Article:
Constructed at the Royal Geographic Society from photographs by Major E.O. Wheeler and sketches.  East Rongbuk Glacier track added in 2023.

Article shared by 12532 Jim Everard, originally published in the 2023 Canadian Alpine Journal

People are remembered for as long as stories are told about them. Retelling the stories of Oliver Wheeler’s pivotal role in the 1921 Everest Expedition is important for RMC alumnae, indeed for all Canadians. It shows appreciation for RMCs roots and Wheeler’s legacies. We can spread the story. In the process we may learn some surprises about one of the RMCs most distinguished and decorated members.[1]

The story of the 1921 Everest Reconnaissance Expedition includes two major themes. One was scientific: the filling in of a vast blank in the map of Tibet using traditional surveying tools, plus the detailed mapping of the Everest region using the “Canadian method” of photo-topographical surveying. The second theme was mountaineering, specifically sussing out the best approach to climbing Mt. Everest and verifying, as much as possible, the most promising ascent line.

“Major Wheeler had probably the hardest time of any member of the Expedition, and his success in achieving single-handed the mapping of 600 square miles of some of the most mountainous country in the world is sufficient proof of his determination and grit.”

– Major H.T Morshead, D.S.O., R.E.  Senior Surveying Officer, Everest Reconnaissance Expedition 1921

Every expedition member contributed to the completion of the Expedition’s objectives.  Major E.O. Wheeler’s cumulative contributions were, arguably, the most significant. He was the first to solve the puzzle of approaching Mount Everest via the East Rongbuk Glacier. He created the first detailed map of the Everest area after spending 41 nights at altitudes of between 18,000 to 22,300ft, in temperatures as low as -34°F. He was one of six climbers and porters to ascend the Chang La (North Col) at 23,000 ft and confirm the North Ridge as the most viable ascent route up Everest from Tibet.

Not bad for someone of whom George Mallory had opined, “…I’ve no hope of him being any use to us,” two months into the five-month expedition.

The circumstances that led to E.O. Wheeler arriving in Darjeeling in April 1921 as an appointed Expedition member were extraordinary.

The official mission of the first Expedition was to complete a reconnaissance of the Everest area for subsequent climbing efforts.  At that time no Westerner had been closer than 60 kilometers to the mountain.  Surveying was central to the effort. Surveyors with plane table experience in the mountains counted for much; candidates with proven photo-topographic experience would be a distinguishing asset.[2]  Oliver Wheeler had this in spades thanks in part to his father’s vocation and avocation, which in turn likely planted the seed for Oliver’s professional surveying development and career.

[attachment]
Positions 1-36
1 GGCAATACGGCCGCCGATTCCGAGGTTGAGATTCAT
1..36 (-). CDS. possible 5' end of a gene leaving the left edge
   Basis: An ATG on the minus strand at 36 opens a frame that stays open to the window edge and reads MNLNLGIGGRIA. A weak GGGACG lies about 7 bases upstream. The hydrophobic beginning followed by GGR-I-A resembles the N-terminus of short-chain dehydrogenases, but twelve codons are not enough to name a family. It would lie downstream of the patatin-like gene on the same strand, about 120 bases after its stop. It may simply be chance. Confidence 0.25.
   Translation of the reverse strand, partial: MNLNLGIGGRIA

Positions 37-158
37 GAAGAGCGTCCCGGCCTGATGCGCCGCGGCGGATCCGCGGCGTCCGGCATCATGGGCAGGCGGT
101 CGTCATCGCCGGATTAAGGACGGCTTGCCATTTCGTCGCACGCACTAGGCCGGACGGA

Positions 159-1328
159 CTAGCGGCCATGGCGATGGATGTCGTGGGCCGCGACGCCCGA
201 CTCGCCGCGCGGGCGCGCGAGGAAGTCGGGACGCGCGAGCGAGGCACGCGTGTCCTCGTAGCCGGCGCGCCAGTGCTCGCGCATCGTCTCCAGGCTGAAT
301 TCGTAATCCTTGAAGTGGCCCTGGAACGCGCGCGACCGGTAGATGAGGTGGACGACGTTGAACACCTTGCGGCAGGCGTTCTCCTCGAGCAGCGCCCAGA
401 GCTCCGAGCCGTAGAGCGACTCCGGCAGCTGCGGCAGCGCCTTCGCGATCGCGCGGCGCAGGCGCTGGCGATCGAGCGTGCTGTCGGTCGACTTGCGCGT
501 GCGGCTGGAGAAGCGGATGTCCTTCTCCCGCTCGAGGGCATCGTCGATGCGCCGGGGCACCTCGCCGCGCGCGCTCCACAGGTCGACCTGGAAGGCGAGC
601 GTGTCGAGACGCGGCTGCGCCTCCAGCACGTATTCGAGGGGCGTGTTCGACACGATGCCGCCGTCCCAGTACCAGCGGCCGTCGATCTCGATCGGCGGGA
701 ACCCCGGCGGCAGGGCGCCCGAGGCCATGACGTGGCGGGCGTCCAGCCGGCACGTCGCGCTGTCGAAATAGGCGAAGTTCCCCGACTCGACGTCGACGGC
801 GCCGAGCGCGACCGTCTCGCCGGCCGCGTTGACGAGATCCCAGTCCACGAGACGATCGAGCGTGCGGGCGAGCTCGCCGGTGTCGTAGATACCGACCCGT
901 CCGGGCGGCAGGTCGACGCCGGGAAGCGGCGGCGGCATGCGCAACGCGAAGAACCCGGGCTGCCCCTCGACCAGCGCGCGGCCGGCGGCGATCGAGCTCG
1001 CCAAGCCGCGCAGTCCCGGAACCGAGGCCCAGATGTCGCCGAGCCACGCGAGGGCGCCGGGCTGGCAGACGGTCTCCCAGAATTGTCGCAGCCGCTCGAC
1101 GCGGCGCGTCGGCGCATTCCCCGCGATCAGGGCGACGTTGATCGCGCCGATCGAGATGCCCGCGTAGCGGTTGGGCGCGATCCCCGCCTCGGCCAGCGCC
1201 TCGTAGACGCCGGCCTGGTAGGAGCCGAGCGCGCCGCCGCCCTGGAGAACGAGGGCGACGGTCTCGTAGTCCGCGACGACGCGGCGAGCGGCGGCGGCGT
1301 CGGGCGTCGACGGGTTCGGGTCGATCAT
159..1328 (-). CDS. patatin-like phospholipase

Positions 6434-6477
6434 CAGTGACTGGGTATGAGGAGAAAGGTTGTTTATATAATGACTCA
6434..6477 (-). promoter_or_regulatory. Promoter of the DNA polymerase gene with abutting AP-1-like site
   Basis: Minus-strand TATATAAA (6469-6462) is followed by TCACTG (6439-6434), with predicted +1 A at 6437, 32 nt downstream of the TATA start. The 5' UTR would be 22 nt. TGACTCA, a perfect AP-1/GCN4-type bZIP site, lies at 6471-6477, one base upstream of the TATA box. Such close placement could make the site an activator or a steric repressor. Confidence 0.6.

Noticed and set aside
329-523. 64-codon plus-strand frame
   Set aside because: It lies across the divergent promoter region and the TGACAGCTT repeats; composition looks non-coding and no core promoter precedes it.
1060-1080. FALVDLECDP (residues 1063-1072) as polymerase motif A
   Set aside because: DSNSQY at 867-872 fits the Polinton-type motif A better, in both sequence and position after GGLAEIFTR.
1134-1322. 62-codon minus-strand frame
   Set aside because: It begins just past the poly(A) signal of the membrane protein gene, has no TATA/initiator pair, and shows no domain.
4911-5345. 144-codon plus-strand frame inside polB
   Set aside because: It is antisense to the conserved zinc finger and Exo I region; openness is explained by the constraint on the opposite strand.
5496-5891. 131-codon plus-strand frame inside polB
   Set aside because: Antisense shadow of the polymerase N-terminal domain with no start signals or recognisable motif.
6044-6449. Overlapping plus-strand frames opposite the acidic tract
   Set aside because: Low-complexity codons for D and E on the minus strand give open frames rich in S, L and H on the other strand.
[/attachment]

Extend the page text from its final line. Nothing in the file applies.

“It is from this science [photo-topographic surveying] that has sprung the Alpine Club of Canada.”

– Arthur.O. Wheeler, President, Alpine Club of Canada, Canadian Alpine Journal – 1920, p. 75

One source of surveying talent for the Everest Organizing Committee was the India Survey. They had local geographic knowledge, the surveyors and support personnel for the enterprise. The Survey would also come at an attractive price tag – nothing – to the Organizing Committee, a key aspect of their budget-challenged situation.  Consequently, the Survey generally “called the shots” as related to issues of participants and material resources for the surveying component of the Expedition. Major Morshead, DSO RE was the favoured first choice, given his Himalayan experience and time with the Survey. Other candidates included Major Kenneth Mason, who was favoured by the Royal Geographic Society’s Arthur Hinks. Major Wheeler MC, RE was favoured by the Surveyor General of India, Colonel C.H. Ryder. At the time Wheeler was seconded to the India Survey and was planning to perform experiments with the “Canadian method’ of surveying in the Garhwal in 1921. It was decided that the Garhwal experiment could be shifted to Mount Everest and Wheeler won the appointment to the Expedition.

The prevailing ‘old boys club’ dynamic of the Expedition’s sponsor’s (England’s Alpine Club and the Royal Geographic Society) was critical to the selection of climbers and a factor in the selection of others. That meant being known to or recommended by influencers in The Everest Organizing Committee. Wheeler ‘ticked this box’ too. Organizers noted Wheeler’s membership in the Alpine Club, London, England (he was the youngest ever member to be admitted at the time), with support coming from distinguished Club climbers A. L. Mumm and Dr. T Longstaff.[3]  If that was not enough, both Wheelers (father Arthur and Oliver) were well known to Professor Norman Collie of the Organizing Committee, providing further gravitas to his candidacy.